Stellar masses for thousands of z>1 resolved, dusty starbursts

Caitlin Casey, Ian Smail, Scott Chapman, Chao-Ling Hung, Sinclaire Manning, Richard A Battye, Filipe Abdalla, Mark Birkinshaw, Christopher Hales, Steve Myers, Tom Muxlow, Neal Jackson, David Bacon, Michael Brown, Ian Browne, Robert Beswick, Simon Garrington, Scott Kay, Patrick Leahy, Bob NicholAnita Richards, Peter Wilkinson, David Sanders

    Research output: Book/ReportBookpeer-review


    Dusty star-forming galaxies, with individual star formation rates >100Msun/yr, formed most of the stars in the Universe at early epochs (z 1-2), yet their physical origins and triggering, whether it be from major mergers or secular disk-bound star-formation, is still unsolved. In assessing the role of major galaxy mergers (amongst dusty galaxies) to cosmic star formation, the measurement of galaxies' stellar masses is critical. Starbursts' stellar masses tell us about their past average star formation rate and whether or not the current high-SFR phase is indeed rare (short-lived) or in line with expectation. Can we definitively measure whether the occurrence of major mergers at a given star-formation rate varies with stellar mass, as predicted? Or are high star formation rates simply always indicative of short-lived bursts? Here we propose deep infrared imaging of a new 1.77deg^2 extragalactic legacy field which has very unique, deep, high-resolution radio interferometric coverage from the e-MERLIN SuperCLASS survey; the dataset's radio continuum mapping will allow a unique morphological measurement of obscured star formation in 5000 starbursts, probing the merger fraction of dusty galaxies (which are too dusty for HST morphology). Critically, Spitzer IRAC 3.6um and 4.5um will allow calculation of galaxies' stellar masses and allow us to directly test if higher mass starbursts are less likely to exhibit clumpy, merging morphologies than their lower mass counterparts (a key corollary to the galaxies `main sequence' framework). In addition, IRAC coverage provides an independent AGN indicator (steep mid-IR powerlaw), will improve the quality of photometric redshifts in the field, and will provide crucial near-IR positional counterparts for future submillimeter coverage.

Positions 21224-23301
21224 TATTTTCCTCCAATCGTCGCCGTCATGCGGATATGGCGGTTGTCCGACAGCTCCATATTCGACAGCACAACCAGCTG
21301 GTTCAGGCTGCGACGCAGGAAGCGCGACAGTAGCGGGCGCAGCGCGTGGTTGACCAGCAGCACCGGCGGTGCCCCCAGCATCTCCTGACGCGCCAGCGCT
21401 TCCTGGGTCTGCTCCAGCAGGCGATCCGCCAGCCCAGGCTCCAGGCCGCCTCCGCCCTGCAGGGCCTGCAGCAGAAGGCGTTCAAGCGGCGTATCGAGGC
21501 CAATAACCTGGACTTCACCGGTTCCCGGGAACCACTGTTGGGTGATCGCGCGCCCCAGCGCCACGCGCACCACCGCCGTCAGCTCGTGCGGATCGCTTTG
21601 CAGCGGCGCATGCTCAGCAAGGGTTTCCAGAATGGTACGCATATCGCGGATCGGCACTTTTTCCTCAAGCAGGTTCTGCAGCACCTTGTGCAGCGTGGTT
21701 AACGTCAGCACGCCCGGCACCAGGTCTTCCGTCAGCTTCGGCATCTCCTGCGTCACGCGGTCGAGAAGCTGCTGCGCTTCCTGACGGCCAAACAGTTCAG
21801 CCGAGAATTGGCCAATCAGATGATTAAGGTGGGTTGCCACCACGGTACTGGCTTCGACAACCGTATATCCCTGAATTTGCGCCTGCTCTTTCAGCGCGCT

Original languageEnglish
    PublisherNo publisher name
    Publication statusPublished - 2015

    Publication series

    NameSpitzer Proposal


    Dive into the research topics of 'Stellar masses for thousands of z>1 resolved, dusty starbursts'. Together they form a unique fingerprint.

    Cite this